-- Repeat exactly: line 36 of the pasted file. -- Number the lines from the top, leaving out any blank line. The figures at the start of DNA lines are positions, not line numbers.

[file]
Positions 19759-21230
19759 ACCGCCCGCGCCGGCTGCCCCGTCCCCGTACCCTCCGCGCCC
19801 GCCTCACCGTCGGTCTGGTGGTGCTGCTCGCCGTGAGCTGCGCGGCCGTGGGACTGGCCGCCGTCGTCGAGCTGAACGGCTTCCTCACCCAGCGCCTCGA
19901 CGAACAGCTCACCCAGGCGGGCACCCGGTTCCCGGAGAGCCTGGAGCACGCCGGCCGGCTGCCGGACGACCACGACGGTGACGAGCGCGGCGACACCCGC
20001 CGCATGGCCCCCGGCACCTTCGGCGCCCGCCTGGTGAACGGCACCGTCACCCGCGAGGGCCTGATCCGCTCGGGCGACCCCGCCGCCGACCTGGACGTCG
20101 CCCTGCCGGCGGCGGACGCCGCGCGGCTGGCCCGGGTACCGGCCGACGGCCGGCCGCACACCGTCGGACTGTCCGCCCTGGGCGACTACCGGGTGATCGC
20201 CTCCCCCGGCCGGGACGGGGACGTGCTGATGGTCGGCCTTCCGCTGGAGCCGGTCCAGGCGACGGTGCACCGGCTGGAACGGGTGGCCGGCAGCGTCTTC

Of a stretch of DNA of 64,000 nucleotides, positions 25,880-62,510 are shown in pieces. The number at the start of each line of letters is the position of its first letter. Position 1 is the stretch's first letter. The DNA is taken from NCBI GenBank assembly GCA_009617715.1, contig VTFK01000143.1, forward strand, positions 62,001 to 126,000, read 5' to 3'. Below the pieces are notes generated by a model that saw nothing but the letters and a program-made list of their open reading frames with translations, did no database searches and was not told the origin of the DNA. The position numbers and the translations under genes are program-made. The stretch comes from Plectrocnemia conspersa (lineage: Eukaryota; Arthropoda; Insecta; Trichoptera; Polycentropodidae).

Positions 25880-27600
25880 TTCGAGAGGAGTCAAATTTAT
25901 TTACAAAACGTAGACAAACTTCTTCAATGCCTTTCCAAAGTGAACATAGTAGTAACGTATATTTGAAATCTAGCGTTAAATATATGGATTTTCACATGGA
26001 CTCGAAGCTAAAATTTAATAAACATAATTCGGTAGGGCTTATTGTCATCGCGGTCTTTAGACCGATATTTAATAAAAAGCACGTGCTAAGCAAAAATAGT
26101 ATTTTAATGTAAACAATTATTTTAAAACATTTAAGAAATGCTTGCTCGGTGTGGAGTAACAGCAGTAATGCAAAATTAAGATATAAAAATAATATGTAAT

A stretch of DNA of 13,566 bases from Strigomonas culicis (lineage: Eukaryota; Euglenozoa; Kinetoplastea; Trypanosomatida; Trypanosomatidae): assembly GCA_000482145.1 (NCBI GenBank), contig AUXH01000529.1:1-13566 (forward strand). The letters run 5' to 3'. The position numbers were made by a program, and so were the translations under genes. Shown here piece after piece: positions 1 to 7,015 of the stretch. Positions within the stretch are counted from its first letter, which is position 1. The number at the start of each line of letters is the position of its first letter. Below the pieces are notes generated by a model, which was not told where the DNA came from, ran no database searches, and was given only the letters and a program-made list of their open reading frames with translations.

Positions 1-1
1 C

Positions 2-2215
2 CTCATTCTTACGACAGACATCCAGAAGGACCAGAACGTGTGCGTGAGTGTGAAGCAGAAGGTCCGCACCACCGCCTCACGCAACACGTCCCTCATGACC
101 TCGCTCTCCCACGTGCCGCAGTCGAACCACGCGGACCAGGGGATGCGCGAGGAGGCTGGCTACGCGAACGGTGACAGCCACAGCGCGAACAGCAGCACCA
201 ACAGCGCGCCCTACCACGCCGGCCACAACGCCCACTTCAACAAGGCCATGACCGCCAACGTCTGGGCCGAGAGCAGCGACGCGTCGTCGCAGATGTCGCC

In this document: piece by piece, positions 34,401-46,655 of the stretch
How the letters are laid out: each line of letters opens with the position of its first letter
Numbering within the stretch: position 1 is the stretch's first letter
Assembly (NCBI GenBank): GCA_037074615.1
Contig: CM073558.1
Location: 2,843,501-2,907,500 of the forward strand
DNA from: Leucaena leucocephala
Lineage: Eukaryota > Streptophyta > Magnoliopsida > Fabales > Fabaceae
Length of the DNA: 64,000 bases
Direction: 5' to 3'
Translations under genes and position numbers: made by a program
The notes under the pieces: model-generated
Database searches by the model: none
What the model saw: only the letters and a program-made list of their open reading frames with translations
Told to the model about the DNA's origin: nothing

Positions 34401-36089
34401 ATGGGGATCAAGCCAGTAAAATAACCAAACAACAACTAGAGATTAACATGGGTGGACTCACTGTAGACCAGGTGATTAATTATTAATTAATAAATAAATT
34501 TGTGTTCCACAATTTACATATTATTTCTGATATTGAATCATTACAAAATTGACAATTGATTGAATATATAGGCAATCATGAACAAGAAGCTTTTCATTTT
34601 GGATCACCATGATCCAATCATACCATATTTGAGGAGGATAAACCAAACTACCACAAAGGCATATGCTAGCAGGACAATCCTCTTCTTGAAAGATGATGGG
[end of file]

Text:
Positions 34401-36089